February 14 is well established as a day for people to express their affection for one another. Though Valentine’s Day is primarily seen as a time for expressing love between lovers and spouses, gestures of fondness are also given to teachers, parents and friends.
This year, over a billion cards will be sent, emailed or given out in person on Valentine’s Day. Women purchase approximately 85 percent of valentines, while men are said to spend on average twice as much money as women, just over $77 a person. After all, flowers and chocolates aren’t cheap.
How did this love day get started?
Although the story of St. Valentine is historically murky, legend has it that Valentine was a priest in Rome during the third century. He was known for his daring exploits of authentic love. When Emperor Claudius II decided that single men made better soldiers than those with wives and families, he outlawed marriage for young men — his future soldiers.
Valentine, realizing the injustice of the decree, defied Claudius and performed marriages for young lovers in secret. Further, he is said to have smuggled Christians out of cruel Roman jails. When Valentine’s defiant actions were discovered, Claudius ordered that he be put to death.
The story has it that Valentine actually sent the first ‘valentine’ greeting. While in prison, it is believed that he fell in love with his jailor’s daughter, who visited him during his confinement. Before his death, he wrote a letter sharing his affection for her, which he signed “From your Valentine” — an expression that lives on today. Valentine’s Day commemorates the anniversary of his death, which is believed to have occurred February 14, 270 AD.
Though Valentine’s Day seems to have such noble and romantic roots, how should we maximize this season of love? With two-thirds of men not making any plans for a romantic date with their sweethearts, and yet over half of women thinking that gestures of affection are primarily his responsibility, I think it’s time to sort some things out. So, here’s my Valentine’s Day advice for you in 2011:
Don’t miss the moment to proclaim your love. Whether you like it or not, or even if you think the event is over-commercialized or trivial, there is a cultural norm to express affection to your sweetheart. Don’t fight it. Seize the day — lavish your love on your dearest. And enough with the romantic inequity — men and women are mutually responsible for building into the relationship. You both should be looking for more opportunities to communicate your fondness.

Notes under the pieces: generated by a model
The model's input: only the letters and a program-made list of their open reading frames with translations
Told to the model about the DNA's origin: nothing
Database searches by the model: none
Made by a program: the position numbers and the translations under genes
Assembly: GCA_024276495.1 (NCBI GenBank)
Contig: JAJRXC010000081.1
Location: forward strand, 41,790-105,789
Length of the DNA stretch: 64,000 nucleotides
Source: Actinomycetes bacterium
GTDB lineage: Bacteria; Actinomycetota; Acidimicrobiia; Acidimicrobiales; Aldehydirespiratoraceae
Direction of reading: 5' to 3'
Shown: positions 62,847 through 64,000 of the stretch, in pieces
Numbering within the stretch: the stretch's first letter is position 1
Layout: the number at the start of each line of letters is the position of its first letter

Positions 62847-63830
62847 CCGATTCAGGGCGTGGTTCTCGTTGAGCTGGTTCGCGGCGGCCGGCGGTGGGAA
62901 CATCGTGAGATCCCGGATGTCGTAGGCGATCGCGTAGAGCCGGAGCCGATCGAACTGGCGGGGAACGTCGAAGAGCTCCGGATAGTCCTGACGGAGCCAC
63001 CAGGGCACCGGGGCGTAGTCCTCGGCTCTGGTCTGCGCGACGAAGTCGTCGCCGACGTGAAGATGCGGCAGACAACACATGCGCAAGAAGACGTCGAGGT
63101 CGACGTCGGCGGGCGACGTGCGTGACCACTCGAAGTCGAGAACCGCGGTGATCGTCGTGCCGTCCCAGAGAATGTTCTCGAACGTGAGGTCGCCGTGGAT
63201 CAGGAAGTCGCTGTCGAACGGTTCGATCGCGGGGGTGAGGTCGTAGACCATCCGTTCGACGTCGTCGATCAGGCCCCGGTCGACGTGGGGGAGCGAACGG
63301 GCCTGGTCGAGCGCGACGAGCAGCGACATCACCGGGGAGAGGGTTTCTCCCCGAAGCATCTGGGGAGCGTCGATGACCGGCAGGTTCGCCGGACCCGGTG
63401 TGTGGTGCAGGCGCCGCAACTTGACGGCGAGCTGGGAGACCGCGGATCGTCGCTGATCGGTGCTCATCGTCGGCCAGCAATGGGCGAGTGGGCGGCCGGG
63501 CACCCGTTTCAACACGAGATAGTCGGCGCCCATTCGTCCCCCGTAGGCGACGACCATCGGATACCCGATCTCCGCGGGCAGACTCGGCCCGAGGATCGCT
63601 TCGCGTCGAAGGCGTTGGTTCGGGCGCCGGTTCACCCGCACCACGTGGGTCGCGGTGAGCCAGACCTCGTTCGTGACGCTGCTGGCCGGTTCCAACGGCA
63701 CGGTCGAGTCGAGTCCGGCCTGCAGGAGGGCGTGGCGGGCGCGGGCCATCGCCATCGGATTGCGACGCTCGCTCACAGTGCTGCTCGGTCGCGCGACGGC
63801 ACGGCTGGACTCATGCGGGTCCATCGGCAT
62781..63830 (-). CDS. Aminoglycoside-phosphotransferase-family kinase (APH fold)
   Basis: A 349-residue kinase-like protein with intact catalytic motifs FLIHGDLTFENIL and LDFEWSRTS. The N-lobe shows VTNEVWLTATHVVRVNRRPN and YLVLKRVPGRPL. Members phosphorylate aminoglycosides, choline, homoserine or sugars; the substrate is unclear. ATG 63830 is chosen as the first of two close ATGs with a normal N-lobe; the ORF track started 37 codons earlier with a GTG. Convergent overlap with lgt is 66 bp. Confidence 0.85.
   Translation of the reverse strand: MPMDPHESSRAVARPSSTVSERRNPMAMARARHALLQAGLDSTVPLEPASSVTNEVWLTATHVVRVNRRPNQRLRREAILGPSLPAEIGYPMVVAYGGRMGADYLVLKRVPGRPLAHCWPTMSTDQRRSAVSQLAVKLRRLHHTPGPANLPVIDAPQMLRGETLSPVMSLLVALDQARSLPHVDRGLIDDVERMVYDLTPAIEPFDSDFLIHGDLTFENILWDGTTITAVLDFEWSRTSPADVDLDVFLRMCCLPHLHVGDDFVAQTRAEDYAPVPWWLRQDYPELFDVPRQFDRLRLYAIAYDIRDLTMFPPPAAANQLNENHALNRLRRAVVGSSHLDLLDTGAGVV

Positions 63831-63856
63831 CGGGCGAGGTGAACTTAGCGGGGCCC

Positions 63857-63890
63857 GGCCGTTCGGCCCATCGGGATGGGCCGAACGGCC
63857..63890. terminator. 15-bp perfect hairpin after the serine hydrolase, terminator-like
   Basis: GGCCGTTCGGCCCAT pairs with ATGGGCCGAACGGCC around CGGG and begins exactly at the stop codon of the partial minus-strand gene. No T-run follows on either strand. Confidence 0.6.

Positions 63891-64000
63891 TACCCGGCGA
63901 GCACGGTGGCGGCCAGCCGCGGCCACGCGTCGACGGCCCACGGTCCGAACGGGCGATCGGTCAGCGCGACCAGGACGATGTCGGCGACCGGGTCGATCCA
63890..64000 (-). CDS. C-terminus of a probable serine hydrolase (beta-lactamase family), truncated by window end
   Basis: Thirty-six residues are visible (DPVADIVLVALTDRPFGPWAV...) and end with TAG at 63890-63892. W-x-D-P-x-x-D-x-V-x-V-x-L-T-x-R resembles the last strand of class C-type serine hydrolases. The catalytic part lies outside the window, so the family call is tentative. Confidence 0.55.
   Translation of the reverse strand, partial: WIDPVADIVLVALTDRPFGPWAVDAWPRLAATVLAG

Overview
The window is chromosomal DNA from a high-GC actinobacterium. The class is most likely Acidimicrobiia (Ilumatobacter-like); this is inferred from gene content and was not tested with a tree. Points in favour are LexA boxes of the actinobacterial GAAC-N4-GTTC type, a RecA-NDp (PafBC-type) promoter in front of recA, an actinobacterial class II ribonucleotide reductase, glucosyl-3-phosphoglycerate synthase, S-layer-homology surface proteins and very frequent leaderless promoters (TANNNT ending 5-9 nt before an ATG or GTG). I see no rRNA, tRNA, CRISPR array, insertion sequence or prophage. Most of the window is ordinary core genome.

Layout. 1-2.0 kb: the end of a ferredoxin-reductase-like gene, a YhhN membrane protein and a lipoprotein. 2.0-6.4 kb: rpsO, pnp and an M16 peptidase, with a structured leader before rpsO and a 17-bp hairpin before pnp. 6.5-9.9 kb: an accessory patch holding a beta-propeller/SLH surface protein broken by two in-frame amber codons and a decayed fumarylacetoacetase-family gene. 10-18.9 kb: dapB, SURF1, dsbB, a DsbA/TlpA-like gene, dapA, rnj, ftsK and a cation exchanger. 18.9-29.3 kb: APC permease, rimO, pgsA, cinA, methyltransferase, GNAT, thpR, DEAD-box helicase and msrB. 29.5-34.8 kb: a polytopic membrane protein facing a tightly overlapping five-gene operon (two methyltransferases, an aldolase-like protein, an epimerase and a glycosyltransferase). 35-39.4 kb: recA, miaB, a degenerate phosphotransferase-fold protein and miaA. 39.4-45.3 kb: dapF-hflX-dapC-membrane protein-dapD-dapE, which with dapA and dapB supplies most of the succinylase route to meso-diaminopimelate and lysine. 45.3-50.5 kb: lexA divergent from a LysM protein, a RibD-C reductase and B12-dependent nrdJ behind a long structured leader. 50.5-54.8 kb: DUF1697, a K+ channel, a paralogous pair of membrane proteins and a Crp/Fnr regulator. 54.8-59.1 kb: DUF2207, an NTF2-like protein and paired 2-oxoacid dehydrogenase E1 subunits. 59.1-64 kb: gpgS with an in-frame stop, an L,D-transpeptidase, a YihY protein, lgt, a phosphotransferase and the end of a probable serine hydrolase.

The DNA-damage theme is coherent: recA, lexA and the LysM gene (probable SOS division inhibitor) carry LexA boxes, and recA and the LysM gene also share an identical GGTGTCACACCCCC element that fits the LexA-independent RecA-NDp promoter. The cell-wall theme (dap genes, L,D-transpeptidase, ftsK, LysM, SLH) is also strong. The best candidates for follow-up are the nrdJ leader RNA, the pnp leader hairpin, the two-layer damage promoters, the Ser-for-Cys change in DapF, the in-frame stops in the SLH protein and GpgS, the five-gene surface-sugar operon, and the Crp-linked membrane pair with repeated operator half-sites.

Go the extra mile to portray your love. You can’t beat the investment of time and effort for demonstrating your lover’s importance. It will take planning and preparation, but it doesn’t have to cost a lot. Over the years, I have treasured my wife by observing the 12 days of Valentine’s, going away on a Valentine’s retreat and even creating Love Month — 28 days of romantic impact. Agree to take turns planning events, but always carve out time together — and not just on Valentine’s Day. The kind of connection you want is worth the work.
Use your own words to personalize your love. Write four or five lines of sincere appreciation in the card, create a love letter, prepare a quiz on why you love the other person, or even create your own card. Diversify your expression of affection to include an email, voice message, text or phone call. Take a walk, do coffee, flirt on Skype or announce on Facebook why you are the luckiest person alive. If you dare, declare your love on You-tube and send your loved one the link.
Take the steps needed to pardon your love. The closer you are to someone, the more you may have to forgive each other. Take the initiative to reconcile, whether you think it’s the other person’s fault or the other person feels it’s yours. Humbly own your mistakes, and apologize. Be equally generous with your forgiveness. Fight for each other, not against each other. There is no better time to turn things around, even if it means going for help to get your relationship back on track.
Restore the desire to prioritize your love. Rarely do relationships unravel overnight. We can get too busy with life to focus on each other. There are days of complacency and seasons of disconnect that can lead to frustration and a growing distance over time. Instead, let your spouse feel your respect and admiration consistently. That’s all part of God’s plan. Show your appreciation by more time, better treatment and loving tenacity. Put your relationships first… especially your marriage.
This Valentine’s Day is as good a time as any to start doing your relationships right. You’ll never regret putting your marriage and family life first.
Dave Currie is a marriage and family educator, counsellor and speaker, For information, see www.DoingFamilyRight.com